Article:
Dressing well is as innate as good manners. “It is a sign of respect,” says Kelly See, one-fourth of men’s specialty lifestyle store Signet.
Signet opened in Legaspi Village in 2014, carrying heritage brands with quality craftsmanship and a distinct style—favorites of See and his partners Tom Sing, Jason Qua, and Edmond Lim (denim connoisseur who founded Signet’s denim-focused predecessor Lost + Found) who found these brands and artisans throughout their travels. “A lot of the brands we carry have been around for over 100 years and products are still largely made by hand,” they say.
After two years, they realized it was too good to be kept a secret among Manila’s best-dressed men, thus its move to the retail area of Shangri-La at The Fort. “The extra space allows us to better display our products and have a second fitting room to accommodate two people simultaneously. We also wanted to reach to a wider clientele,” they say.
Decked out in dark brown leather and bare wood display shelves with an exposed ceiling and only a painting of a woman’s naked inked torso and the partners’ collection of rare whiskeys as decoration, the merchandise is king. Each piece has an interesting story, a role in menswear history.
The store is divided into two sections. On the right are workwear brands for casual days. It features selvedge and Japanese denim, reproductions of Levi’s from the 40s to the 60s, from the indigo dye to 100% cotton stitching. “For purists who want the best jeans, this is as close as you can get,” says Signet general manager Kevin Yapjoco.
Check out their jackets. Our pick is Baracuta’s G9 Harrington favored by the likes of Steve McQueen. Sunspel makes mesh pique shirts that are slimmer in fit and shorter in length so there is no need for tucking. It’s a staple in James Bond’s wardrobe in Casino Royale. For the gentleman who wears t-shirts, Cheswick bears the long-lost art of felt-prints. For Hawaiian shirts in original vintage prints made of 100% rayon, Sun Surf is the real thing.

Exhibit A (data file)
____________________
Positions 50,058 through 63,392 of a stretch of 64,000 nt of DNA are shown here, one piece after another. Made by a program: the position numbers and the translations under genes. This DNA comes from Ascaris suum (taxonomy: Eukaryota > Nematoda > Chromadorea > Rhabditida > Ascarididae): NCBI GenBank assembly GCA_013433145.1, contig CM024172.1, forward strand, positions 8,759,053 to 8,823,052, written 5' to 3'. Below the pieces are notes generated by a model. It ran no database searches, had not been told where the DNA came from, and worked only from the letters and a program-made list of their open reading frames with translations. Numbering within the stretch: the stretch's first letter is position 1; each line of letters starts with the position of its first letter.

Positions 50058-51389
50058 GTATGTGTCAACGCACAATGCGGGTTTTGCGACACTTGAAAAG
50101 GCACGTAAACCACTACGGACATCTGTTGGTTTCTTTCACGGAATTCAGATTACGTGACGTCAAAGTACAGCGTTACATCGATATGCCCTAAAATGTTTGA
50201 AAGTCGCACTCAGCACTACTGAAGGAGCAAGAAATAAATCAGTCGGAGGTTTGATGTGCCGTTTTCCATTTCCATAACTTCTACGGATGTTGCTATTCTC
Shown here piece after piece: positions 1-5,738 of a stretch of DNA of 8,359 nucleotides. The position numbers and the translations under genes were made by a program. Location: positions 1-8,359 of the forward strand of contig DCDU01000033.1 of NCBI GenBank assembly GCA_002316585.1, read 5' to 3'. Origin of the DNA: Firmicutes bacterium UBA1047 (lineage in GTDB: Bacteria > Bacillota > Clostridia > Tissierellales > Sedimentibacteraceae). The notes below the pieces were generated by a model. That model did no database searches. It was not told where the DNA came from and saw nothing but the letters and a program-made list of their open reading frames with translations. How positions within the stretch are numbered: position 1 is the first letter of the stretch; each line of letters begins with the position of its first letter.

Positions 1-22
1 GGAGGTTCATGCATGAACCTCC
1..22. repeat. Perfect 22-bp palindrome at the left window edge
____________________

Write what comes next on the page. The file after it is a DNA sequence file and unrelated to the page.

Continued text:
On the left side are tailored pieces like suits and everything that goes with them, like Goodyear welted footwear. Signet carries pieces by the best English shoemaker Edward Green, who uses oak soles and quality leather in an impeccable finish. Yapjoco suggests Portland loafers as an alternative to sturdy dress shoes, owing their buttery softness to baby calf leather. Dandies can opt for Farfalla, an Italian slipper brand that also comes in baby calf leather as well as linen or denim.
There’s a necktie for every occasion. Go formal with Drake’s, an English brand that’s lined all the way to the top to give weight and body to the tie. Tie Your Tie, on the other hand, is an Italian brand of seven fold ties which makes the case for dressed-up casual.
Top it all off with hats by Lock & Co. (which may ring a bell as the pre-world destruction top hat of choice in Kingsman), the oldest company of milliners in the world. Signet carries their panama hats as well as fedoras made of rabbit felt.
For the ultimate gentleman’s accessory, there’s Fox Umbrellas. Signet carries their solid stick umbrellas, fashioned from one piece of wood, bent at the handle by applying steam with pressure. Signet offers complimentary personalization where one can have their initials in silver or gold.
Signet’s men favor high rise trousers held up by braces for comfort, which is the core of great style. See wears Albert Thurston button braces while Yapjoco prefers Bretelle & Braces elasticated clip-ons. For handmade belts, check out limited designs by Hidetaka Fukaya, a Japanese artisan based in Italy who makes them with vintage buckles with filigree detailing.
Jackets aren’t sold in finished form. “We tailor to fit,” reasons Yapjoco. For a tropical weather-friendly option, there’s Japanese ready-to-wear brand Ring that uses balloon, a 100% wool fabric weaved in an open way to allow air through. “They are soft-shouldered, no padding. The chest is soft,” Yapjoco points out.
Signet also hosts trunk shows of the brands they carry, wherein some of the world’s best tailors and artisans and the customer collaborate. See says, “The approach becomes more personal and therefore more tailored to their individual character.”
Clothes make the man, and here, today’s gentleman is all the better for it. –Marbbie Tagabucba
Photos by Arabella Paner
Signet is at the ground floor of the retail area of Shangri-La at The Fort, 30th Street corner 5th Avenue, Bonifacio Global City, Taguig.